Undergraduate Program

Welcome to the Political Science Undergraduate Program

 

 

 

 

 

 

The Department of Political Science offers instruction and research in the art and science of politics. Work within the department is organized around six basic fields: American Government and Politics, Comparative Politics, Public Policy, Political Theory, Empirical Theory and Methodology, and International Relations. The major in political science leads to a Bachelor of Arts (B.A.) degree. The American subfield concentrates on the United States government and political system. Courses analyze topics such as interest groups, governmental regulation of business, political parties, the presidential and congressional systems, public priorities, the judicial system, and constitutional law.

In the area of comparative politics, you’ll use a global perspective to investigate the interaction between politics and a wide range of phenomena: globalization, economic development, political protest, social capital, immigration, language policy, international organizations, and the environment. In additional, you’ll investigate the effects and implications of socioeconomic and political changes in Europe and the European Union, Southeast Asia, sub-Saharan Africa, and Latin America.

In the International Relations subfield you will study U.S. foreign policy, the dynamics of the international environment, international security, international organizations, international political economy, international law, and war and peace.

Political methodology speaks to the tools we use to better understand and explain political phenomena.  The faculty in political methodology teach research design and basic quantitative analysis to our undergraduate students.  We offer both quantitative and qualitative methods training for our graduate students, including courses on research design, regression, maximum likelihood estimation, game theory, time series, multilevel models, surveys, experiments, qualitative methods, and network analysis.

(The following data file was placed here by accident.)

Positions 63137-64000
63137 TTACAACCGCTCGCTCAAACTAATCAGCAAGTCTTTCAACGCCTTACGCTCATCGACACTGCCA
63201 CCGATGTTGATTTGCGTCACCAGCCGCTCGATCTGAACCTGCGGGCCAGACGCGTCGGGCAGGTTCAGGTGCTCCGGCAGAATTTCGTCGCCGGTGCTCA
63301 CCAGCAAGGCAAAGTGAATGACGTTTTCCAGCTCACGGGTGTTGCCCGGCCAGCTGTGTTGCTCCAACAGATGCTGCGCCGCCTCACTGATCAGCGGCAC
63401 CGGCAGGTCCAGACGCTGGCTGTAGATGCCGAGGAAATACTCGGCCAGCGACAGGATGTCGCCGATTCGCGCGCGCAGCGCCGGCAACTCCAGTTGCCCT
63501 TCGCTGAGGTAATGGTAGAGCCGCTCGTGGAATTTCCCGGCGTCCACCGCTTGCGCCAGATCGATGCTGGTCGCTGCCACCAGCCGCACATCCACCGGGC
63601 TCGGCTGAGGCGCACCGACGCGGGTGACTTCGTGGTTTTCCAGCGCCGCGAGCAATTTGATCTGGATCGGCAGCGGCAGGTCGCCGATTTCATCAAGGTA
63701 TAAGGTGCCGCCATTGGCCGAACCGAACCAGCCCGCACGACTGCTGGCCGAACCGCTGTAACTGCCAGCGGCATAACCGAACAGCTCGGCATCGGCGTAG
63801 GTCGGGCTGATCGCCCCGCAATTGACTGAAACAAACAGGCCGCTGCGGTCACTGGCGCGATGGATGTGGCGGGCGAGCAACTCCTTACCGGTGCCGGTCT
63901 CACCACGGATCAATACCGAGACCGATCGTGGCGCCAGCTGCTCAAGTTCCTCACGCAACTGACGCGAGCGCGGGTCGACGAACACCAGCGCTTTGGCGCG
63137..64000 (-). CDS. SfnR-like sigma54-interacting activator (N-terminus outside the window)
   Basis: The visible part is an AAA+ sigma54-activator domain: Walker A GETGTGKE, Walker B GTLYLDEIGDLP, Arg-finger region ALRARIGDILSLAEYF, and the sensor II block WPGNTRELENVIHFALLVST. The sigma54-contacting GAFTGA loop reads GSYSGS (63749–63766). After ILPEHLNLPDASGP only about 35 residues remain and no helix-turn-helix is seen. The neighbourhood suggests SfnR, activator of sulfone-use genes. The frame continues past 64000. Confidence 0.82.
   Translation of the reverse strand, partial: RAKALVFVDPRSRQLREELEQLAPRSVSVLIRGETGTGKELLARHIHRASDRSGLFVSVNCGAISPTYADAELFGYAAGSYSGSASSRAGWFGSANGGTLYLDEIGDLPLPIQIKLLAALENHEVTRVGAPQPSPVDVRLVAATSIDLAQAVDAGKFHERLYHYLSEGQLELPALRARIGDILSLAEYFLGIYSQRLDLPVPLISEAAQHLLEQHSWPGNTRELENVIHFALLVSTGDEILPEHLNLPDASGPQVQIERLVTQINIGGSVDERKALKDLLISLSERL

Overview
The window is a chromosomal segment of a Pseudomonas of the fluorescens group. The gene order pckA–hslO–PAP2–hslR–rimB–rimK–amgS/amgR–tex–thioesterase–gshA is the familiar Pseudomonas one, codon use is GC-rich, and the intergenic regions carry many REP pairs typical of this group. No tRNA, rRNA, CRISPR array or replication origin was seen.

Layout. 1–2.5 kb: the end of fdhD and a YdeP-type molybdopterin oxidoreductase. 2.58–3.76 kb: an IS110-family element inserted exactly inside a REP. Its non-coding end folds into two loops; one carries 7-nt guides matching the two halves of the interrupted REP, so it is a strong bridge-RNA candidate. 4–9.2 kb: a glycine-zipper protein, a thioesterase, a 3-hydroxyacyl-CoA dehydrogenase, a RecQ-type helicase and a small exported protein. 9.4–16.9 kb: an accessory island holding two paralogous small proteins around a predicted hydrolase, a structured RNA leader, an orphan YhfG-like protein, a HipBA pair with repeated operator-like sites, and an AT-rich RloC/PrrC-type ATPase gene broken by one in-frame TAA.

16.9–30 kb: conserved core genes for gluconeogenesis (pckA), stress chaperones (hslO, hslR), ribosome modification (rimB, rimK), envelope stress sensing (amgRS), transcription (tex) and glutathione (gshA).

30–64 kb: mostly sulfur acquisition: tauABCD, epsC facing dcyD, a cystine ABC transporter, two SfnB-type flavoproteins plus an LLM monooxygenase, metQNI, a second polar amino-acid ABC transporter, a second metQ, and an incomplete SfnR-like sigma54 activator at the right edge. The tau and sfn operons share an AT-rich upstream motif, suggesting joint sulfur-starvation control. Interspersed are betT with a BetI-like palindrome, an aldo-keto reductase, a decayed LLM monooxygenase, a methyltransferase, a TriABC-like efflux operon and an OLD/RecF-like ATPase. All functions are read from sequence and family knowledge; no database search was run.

Political theory courses focus primarily on the history of political thought and on enduring normative questions of political association, such as the nature of justice, the proper basis of political authority, the promise and problems of democratic theory, and the extent of duties across borders.

"The Political Science Department at CU provided an essential outlet to engage with the social and political debates that were increasingly on my mind as a twenty-something college student. I loved the climatology and French literature classes that I was taking as a Geography and French major! But, a range of international experiences were fueling critical reflections on political-security-legal relations in the domestic U.S. context, and I was craving more discussion and debate. Courses in civil liberties, politics, law, and society with CU-Boulder's excellent political science faculty provided important spaces for intellectual engagement. Looking back, it is clear that courses in political science at CU have played a significant part in professional choices since graduation, including a PhD in International Relations and aspirations for a successful academic career. I hope that my efforts in teaching and research help to provide a similar space for students as that which I experienced with political science at CU-Boulder."
- Kathryn Fisher

Career Possibilities

A degree in political science will provide you with knowledge and understanding of political issues and prepare you for a career in fields such as the civil service, journalism, management, politics, legislative analysis, criminology, city planning, and population studies. You can combine the major with teaching credentials and teach government, political science, and civics in secondary schools. If you plan to go on to the graduate level, you will find that the political science major provides excellent background for law school or graduate school in political science, sociology, economics or a number of other social science disciplines. Career Services offers a number of programs and services designed to help you plan your career, including workshops, internships, and placement services after graduation. For an appointment with a career counselor or for more information, call 303-492-6541 or stop by the Center for Community, N352. Find the home page at: http://careerservices.colorado.edu/.